In terms of sound reproduction, the Nash 20 is a beautifully balanced headset and surprisingly versatile given the affordable asking price. Mionix’s custom 50 mm neodymium DACT drivers with optimized frequency response of 20Hz-20kHz produces a warm, crisp range of audio tones which enunciates quieter instruments in a complex mix. This level of sound quality is possible through the low Total Harmonic Distortion of less than 2% at 1kHz and less than 5% at 300Hz to 3kHz. Through a basic source, the headset is fairly quiet due to the 32 ohm impedance compared to other headsets with a specification of 25 ohms and under. Nevertheless, it’s should still be suitable for most people but I would recommend a headphone amplifier to extract the potential of this device. The drivers adopt an angled rotation to implement a highlighted soundscape which streamlines the audio to hear acute changes in frequency. This means you can gauge where enemy soldiers are approaching from in games based on audio feedback.

To test the audio characteristics and viability throughout a wide range of genres, I listened to a number of albums through the FLAC format with a consistent bitrate. The headset accompanies Classical Music and Light Rock perfectly. However, Metal and Dance Music feel quite flat and lacking a certain punch. The acoustical range from low-high are warm and dynamic but bass lovers will be disappointed. Personally, I find too much bass on the overall mix to be obnoxious and deters from the balanced audio clarity.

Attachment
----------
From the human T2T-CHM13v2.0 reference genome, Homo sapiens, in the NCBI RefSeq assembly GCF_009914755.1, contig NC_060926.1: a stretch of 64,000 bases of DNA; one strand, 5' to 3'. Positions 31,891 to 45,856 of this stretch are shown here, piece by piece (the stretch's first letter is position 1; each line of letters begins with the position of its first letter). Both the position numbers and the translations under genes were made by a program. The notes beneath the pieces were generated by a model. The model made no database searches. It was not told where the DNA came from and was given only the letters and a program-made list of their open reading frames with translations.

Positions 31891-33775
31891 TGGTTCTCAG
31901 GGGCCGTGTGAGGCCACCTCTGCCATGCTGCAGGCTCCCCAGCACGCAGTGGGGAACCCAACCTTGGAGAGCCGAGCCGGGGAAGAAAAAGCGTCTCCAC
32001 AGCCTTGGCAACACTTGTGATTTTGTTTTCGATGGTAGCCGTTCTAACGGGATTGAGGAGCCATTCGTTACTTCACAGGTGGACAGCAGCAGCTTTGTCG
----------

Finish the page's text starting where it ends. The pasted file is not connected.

Subsequently, I believe Mionix have crafted a headset that isn’t too bass heavy and works seamlessly in games, movies and across lighter music.  The 6mm Uni-Directional microphone demonstrated an excellent level of recording quality but needs to be more flexible. I struggled to bend the microphone towards me and noticed how often it reverted back to its original position. However, this didn’t impact on the sound quality or comfort. One invaluable addition is the option to mute the microphone simply by flipping it upwards.

Conclusion – Is It Worth Your Money?

The Mionix Nash 20 is an exceptional gaming headset offering stunning tonal range, a crystal clear microphone and unparalleled comfort. Mionix’s combination of memory foam and luxurious leather creates a soft, cushioning feel which complements the custom 50 mm audio drivers. While it is a considerable purchase, the Nash 20 is the best headset I’ve used under £100/$150 and fully deserves TPG’s approved hardware award.

Mionix Nash 20 Gaming Headset Summary:

Print

  • Time Used – 11 Days
  • Acquisition Method – Review Unit
  • Availability – Official Site
  • Warranty – 2 Years
  • Connection  – USB
  • Wired/Wireless – Wired
  • Software Used – Metro 2033, Battlefield 4, Bioshock Infinite, GTA V
  • System Specs – Intel I7 4770K, 16GB RAM, Gigabyte GTX 980